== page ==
In addition, on June 9, 2008, on behalf of First Unum, the Plaintiff's medical record was reviewed by Norma Parras-Portenzo (" Parras-Portenzo" ), a Senior Vocational Rehabilitation Consultant. (AR 1937.) She found that " the [Plaintiff] ha[d] skills transferable to alternate occupations that would require occasional exertion up to 10 lbs. occasional and are performed primarily from a seated position during the workday." (AR 1937.) Moreover, on September 22, 2008, Vocational Rehabilitation Consultant Penny Letichevsky (" Letichevsky" ) conducted a vocational assessment for First Unum to assess the Plaintiff's education, training and/or experience to determine whether she could perform other occupations. (AR 2201.) Letichevsky determined, based on the Plaintiff's prior work history, skills, education and training, as well as her geographic location, that the Plaintiff's vocational options included medical receptionist, blood bank credit clerk and patient appointment clerk. (AR 2201-05.) Letichevsky noted that these occupations were performed in an office setting and " would allow the [Plaintiff] to change positions as needed by either using a sit/stand work station or by taking micro-breaks by performing such activities as copying, faxing and using the rest room or getting a beverage." (AR 2204.)
F. The Plaintiff's Administrative Appeal
On March 24, 2009, the Plaintiff, by her counsel, appealed First Unum's September 26, 2008 denial of long-term disability benefits and included new documentation from Dr. Coladner concerning the Plaintiff's condition. (AR 2245-83.) In her appeal letter, the Plaintiff argued that " [t]he medical evidence, from a physical perspective, establishes [that] the [Plaintiff] is severely impaired[.]" (AR 2246.) She also argued that " [p]reference should be afforded to Dr. Shalmi and Dr. Coladner's medical opinion concerning the nature and severity of the [Plaintiff's] musculoskeletal impairments considering (1) the length of the treatment relationship, (2) the frequency of her examinations, (3) the existence of significant clinical findings that support the doctor's opinion, and (4) the doctor's specialization in the medical field, i.e. orthopedics and physiatry, respectively, in which said impairments lie." (AR 2247.)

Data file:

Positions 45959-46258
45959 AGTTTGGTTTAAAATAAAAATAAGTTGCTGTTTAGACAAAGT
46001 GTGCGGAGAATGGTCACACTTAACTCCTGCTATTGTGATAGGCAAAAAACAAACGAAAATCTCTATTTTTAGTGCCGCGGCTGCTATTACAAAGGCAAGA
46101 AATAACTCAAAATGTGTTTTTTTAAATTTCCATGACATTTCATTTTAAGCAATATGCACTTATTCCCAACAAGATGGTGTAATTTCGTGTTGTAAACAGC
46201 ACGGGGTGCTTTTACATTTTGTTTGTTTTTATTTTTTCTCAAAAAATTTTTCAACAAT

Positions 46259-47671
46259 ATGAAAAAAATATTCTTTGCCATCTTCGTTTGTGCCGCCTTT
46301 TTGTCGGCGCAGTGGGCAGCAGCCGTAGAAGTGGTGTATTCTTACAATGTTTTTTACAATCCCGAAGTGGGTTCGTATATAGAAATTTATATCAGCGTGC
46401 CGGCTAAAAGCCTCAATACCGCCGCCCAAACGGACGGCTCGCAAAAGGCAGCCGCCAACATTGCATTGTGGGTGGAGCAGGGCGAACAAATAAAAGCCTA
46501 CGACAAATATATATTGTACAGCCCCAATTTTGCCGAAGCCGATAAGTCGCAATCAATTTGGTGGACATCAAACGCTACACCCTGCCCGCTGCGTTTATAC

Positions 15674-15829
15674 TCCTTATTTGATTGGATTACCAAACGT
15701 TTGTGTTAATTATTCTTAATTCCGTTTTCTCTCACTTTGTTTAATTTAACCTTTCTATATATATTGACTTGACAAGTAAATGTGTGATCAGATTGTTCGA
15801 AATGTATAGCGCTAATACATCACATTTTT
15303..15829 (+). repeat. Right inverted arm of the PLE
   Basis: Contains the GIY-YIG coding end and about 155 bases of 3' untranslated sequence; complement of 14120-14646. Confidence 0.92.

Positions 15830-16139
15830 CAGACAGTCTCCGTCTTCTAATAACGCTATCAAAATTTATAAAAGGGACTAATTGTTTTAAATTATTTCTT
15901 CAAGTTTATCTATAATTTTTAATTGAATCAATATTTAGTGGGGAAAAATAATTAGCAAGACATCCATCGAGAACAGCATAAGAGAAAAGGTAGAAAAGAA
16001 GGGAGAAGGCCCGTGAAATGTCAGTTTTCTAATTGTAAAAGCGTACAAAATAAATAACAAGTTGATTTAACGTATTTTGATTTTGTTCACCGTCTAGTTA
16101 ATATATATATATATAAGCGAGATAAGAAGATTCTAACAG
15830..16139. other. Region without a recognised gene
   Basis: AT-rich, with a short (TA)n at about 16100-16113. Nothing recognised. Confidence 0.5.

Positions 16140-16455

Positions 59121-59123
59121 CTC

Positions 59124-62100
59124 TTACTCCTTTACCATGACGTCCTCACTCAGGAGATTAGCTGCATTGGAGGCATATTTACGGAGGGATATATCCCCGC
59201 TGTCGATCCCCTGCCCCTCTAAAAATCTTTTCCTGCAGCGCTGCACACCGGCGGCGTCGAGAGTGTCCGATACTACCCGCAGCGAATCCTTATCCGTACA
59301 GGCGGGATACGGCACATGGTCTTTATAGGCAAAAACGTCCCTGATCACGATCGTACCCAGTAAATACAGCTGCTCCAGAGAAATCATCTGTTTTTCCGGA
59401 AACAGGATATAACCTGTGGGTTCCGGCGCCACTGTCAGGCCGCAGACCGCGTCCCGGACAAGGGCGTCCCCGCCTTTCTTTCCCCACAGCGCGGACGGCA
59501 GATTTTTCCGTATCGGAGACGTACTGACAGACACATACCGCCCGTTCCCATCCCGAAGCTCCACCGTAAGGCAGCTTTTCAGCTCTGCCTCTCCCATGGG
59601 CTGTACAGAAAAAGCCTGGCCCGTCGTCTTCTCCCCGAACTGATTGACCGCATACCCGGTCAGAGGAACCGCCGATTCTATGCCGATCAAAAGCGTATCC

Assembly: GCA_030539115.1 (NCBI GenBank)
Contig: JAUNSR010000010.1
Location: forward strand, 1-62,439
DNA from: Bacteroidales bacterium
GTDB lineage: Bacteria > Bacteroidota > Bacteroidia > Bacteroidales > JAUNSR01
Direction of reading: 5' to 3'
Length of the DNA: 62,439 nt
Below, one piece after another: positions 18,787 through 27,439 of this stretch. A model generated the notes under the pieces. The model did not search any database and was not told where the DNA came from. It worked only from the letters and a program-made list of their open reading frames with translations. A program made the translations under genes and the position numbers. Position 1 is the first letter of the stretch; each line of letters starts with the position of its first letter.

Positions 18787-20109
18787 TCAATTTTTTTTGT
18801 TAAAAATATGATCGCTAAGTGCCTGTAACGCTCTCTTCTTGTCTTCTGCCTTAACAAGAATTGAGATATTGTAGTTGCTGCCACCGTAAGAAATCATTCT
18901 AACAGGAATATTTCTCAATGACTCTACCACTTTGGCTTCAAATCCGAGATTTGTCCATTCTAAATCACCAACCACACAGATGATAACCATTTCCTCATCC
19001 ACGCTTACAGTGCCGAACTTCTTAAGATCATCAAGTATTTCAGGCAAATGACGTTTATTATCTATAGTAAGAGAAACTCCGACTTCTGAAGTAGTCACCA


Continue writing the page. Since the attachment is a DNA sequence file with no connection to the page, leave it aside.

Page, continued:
In contrast, the Plaintiff asserted that " little probative weight, if any at all, should be afforded to the assessment of physical capacities offered by [Dr. McPhee], since said [assessments] were completed without the benefit of opportunity to review all the medical evidence currently contained in the record." (AR 2247, emphasis eliminated.) The Plaintiff concluded that she " [could not] perform her past relevant work and her remaining occupation base for sedentary work [wa]s so significantly eroded as to preclude the performance of any alternative substantial gainful activity existing in significant numbers in the nation's economy." (AR 2247.)
The Plaintiff's appeal also included a functional vocational assessment completed by vocational assessment expert Andrew J. Pasternak, M.A., C.R.C. (" Pasternak" ). (AR 2442-52.) The assessment occurred on March 19, 2009 and lasted for two hours and 40 minutes. (AR 2442-43.) " [B]ased upon a complete employability analysis, including the results of the various vocational
tests administrated," Pasternak determined that the Plaintiff " [wa]s incapable of performing the duties of her former position as a Blood Donor Specialist." (AR 2249.) Pasternak also criticized the FCE performed on September 5, 2008, opining that " there are some severe limitations in their practicality along with inconsistences." (AR 2250.)